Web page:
Play You To 10001 Apr 2013
This is a story about a videogame. A videogame called Dota 2.
I’ve always known I am a videogame addict. One of my earliest memories is of my mother dragging me out of an arcade, me in tears not because I was in trouble, but because I was loosing a life on Super Bomberman. But I’ve been an introvert addict, playing against the computer, man vs machine.
Dota is different. Dota is the first game that I’ve spent significant time playing where the objective is not to defeat the machine. In Dota, you play on a team of 4 other real humans against an opposing team of 5 other addicted, introvert olympians. It’s chess, ping pong or basketball with sentient opponents but a virtual court.
My addiction runs long and deep. From early days playing Donkey Kong on a C64 and being hypnotised by the mystery of the original Mario to recent conquests with Nico Belic, Commander Sheppard and the Dragonborn, I’m a completionist gamer who often shies away from clearing the last level for fear that the game would be over.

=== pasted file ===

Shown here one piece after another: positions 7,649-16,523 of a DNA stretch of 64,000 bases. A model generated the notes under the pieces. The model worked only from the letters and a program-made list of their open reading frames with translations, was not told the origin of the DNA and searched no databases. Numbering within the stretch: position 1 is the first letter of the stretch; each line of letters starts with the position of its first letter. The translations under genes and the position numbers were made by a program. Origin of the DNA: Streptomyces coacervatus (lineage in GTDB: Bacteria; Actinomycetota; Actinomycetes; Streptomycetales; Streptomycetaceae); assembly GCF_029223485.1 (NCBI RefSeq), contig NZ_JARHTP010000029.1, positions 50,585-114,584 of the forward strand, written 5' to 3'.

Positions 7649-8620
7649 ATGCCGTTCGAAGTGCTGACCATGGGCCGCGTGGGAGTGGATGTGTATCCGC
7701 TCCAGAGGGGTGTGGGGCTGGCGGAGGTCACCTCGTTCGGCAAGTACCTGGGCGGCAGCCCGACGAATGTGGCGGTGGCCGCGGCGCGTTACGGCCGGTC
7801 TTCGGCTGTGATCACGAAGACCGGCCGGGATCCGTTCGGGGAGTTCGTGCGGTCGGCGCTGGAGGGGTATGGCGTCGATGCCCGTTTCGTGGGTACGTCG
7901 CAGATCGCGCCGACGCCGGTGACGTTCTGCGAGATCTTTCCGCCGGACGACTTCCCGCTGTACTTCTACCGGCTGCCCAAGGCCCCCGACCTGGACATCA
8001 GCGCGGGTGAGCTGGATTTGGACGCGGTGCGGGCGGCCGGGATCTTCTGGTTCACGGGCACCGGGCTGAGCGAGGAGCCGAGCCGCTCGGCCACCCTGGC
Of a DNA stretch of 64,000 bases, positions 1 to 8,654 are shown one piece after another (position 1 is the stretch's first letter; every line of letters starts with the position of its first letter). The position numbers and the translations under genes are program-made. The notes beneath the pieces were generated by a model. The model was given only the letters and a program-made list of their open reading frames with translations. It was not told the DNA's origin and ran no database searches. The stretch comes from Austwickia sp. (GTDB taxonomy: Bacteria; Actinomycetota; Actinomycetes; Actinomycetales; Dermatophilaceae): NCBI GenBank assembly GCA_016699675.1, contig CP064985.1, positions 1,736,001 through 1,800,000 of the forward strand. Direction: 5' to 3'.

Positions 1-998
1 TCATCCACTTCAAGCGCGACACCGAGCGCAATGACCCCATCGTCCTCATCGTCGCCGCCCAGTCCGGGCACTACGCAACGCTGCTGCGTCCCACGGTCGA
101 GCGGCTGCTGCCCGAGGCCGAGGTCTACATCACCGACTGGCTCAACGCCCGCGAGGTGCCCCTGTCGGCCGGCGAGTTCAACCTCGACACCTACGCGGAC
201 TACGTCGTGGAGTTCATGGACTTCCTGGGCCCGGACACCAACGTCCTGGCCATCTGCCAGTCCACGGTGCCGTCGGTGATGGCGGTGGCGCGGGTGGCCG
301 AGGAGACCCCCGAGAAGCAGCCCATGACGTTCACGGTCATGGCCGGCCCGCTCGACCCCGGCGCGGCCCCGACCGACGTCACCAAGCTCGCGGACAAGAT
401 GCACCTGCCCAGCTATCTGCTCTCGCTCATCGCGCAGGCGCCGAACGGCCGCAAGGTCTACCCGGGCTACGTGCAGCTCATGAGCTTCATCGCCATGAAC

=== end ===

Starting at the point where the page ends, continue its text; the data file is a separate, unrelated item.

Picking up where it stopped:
In spite of my addiction, I’d always managed to resist the heroin of videogaming, the MMORPG. The huge universe and thousands of other real people – and the stories of those people who spent lifetimes playing – appealed to my desire in a way I could see was dangerous. Down here lies the path to madness…
Since I started playing Dota, I’ve risen through the ranks from complete noob to someone who sometimes thinks he knows what he’s doing, even if he doesn’t always pull it off. During the 170 games I’ve played so far (each game lasts approx. 45 minutes although, as Laia will tell you, there always seems to be “five more minutes…”), I’ve lost 89 and won 81.
If I’m serious about the challenge of playing with, and against, real live people … and if there’s no way to actually “complete” the game … then perhaps the score needs to be kept in a meaningful way.
So here’s my challenge: Get to 100 wins before 100 losses